Phillies president David Montgomery doesn’t want to rebuild because attendance will fall


The Phillies are in the middle of what appears to be their second losing season in a row, and their third without a playoff appearance. The lack of success with this expensive bunch of old and injury-prone players has led fans to believe that a rebuild is the best path forward to reattaining success.

GM Ruben Amaro decided to sign veterans Chase Utley and Carlos Ruiz to contract extensions rather than trade them to other teams. Further, the Phillies haven’t — until very recently — been active in trying to trade Cliff Lee and Jonathan Papelbon. The Phillies’ brass still believed (and still believes) strongly in the core that helped bring them success several years ago.

As Kevin Cooney of the Bucks County Courier Times reports, Montgomery is afraid to go into a total rebuild because attendance will drop:

“In 1998, what were we drawing? Where were we ranked of the franchises in the city? We were last,” Montgomery said. “When I took over, we thought it was a moral victory to go 44-46 in the second half and still lose 97 games, drawing a million and a half and we couldn’t get into a new ballpark.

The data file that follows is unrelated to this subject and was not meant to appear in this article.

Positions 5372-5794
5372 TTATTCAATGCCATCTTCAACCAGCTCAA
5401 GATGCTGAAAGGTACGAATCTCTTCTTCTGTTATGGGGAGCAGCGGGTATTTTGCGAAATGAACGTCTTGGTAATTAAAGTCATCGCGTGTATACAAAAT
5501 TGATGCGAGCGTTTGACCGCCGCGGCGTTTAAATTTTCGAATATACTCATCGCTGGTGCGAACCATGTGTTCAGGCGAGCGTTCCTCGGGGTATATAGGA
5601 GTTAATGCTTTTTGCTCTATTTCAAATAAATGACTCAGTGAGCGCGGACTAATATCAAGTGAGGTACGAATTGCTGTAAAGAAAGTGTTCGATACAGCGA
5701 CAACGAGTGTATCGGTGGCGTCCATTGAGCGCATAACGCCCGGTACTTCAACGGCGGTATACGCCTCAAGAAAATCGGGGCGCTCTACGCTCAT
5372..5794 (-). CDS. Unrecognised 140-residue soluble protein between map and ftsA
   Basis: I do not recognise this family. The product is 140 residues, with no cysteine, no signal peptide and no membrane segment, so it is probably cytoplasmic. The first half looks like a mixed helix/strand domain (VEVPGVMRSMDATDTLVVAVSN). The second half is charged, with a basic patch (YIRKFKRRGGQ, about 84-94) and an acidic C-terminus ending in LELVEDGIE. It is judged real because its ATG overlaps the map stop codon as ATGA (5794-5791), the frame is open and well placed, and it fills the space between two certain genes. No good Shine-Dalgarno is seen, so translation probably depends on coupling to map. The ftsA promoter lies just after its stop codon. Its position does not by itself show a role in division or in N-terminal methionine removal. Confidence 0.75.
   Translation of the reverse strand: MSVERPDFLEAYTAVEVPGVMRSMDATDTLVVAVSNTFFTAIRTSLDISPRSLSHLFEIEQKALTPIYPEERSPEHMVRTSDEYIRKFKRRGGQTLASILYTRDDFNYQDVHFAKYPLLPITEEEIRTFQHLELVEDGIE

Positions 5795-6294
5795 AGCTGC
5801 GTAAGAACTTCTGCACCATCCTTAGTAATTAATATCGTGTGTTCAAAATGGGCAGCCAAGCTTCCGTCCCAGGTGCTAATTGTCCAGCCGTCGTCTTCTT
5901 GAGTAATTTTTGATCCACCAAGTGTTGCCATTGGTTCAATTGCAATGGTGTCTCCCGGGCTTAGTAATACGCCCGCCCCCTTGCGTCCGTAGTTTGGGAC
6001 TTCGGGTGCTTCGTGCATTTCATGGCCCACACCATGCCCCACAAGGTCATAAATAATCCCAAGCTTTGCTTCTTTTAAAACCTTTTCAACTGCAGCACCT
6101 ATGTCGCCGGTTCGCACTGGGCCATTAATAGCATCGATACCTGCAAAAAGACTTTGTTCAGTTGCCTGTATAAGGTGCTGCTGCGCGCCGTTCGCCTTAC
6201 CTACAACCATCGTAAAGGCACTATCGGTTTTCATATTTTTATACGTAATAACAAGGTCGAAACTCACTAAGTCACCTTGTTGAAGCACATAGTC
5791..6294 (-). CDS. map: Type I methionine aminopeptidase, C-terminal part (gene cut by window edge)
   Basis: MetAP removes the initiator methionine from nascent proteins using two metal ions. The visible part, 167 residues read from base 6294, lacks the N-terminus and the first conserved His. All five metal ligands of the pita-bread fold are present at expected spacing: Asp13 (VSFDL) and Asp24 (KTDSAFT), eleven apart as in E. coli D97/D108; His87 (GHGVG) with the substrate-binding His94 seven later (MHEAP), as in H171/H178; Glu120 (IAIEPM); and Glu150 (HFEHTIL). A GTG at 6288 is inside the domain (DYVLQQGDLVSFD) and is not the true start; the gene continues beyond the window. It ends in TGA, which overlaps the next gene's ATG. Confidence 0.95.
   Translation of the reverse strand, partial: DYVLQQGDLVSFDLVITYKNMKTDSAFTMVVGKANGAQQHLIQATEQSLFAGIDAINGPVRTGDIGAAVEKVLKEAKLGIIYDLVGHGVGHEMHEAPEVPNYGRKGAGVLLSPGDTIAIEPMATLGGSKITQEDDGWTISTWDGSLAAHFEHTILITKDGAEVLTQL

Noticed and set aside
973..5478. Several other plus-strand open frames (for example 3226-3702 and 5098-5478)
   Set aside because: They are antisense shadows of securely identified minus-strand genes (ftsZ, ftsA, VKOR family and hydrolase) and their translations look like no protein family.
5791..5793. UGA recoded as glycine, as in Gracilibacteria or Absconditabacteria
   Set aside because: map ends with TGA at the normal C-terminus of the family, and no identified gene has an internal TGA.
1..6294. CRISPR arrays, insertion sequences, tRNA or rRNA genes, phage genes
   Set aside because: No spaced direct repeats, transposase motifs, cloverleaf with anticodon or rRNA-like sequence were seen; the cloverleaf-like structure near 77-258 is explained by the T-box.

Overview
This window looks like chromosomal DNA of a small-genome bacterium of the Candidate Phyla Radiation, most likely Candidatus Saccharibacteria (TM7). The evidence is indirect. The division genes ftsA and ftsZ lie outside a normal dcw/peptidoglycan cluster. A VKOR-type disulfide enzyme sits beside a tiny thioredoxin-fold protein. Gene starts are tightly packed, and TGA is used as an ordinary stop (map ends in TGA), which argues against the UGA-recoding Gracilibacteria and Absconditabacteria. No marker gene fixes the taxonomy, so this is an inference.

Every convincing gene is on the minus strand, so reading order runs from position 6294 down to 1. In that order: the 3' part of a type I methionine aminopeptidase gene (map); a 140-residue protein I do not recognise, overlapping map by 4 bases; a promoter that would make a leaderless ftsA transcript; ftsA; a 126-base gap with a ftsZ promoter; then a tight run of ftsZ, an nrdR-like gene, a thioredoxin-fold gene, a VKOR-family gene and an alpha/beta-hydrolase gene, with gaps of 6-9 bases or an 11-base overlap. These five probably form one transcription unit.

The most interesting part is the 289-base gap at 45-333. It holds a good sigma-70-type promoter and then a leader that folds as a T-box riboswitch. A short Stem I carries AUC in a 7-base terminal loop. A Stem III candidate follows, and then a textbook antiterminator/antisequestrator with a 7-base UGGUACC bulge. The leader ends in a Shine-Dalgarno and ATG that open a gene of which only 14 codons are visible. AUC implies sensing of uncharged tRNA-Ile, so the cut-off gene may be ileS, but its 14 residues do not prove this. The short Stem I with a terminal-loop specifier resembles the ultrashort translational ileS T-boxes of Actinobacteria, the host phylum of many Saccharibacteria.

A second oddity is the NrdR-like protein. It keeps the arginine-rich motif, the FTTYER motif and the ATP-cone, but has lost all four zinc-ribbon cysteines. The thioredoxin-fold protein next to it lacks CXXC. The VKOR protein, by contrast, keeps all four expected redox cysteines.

“Some people say that the Phillies worry too much about attendance. Yes, we do. When you are low in attendance, the risk is only on the upside. When you are (drawing well), the risk is dropping any further. And that’s what we’re trying to avoid.”

The problem is that attendance has already fallen and will continue to fall as long as they trot out the same mediocre crew. According to Baseball Reference, the Phillies have seen the largest drop in average attendance between 2013 and ’14, having seen 8,265 fewer fans this year than last. The next-worst attendance drop belongs to the Blue Jays, down 4,635 on average.

A’s sign Brett Anderson to a minor league deal

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Susan Slusser of the San Francisco Chronicle reports that the Oakland Athletics have agreed to a minor league contract with Brett Anderson.

Anderson, you’ll likely recall, began his major league career with the Athletics in 2009 and pitched for Oakland through 2013. He had some success in Oakland, being named the Opening Day starter one year, but injuries have mounted for the lefty over the years. The last season in which he was healthy all year was 2015 in which he made 31 starts for the Dodgers. Last year he posted a 6.34 ERA and a 38/21 K/BB ratio in 55.1 innings across 13 starts for the Cubs and Blue Jays.

Organizational depth at worst, a veteran arm to eat some innings if things go well and a potential midseason trade chip if he enjoys a resurgence of health and a little bit of luck.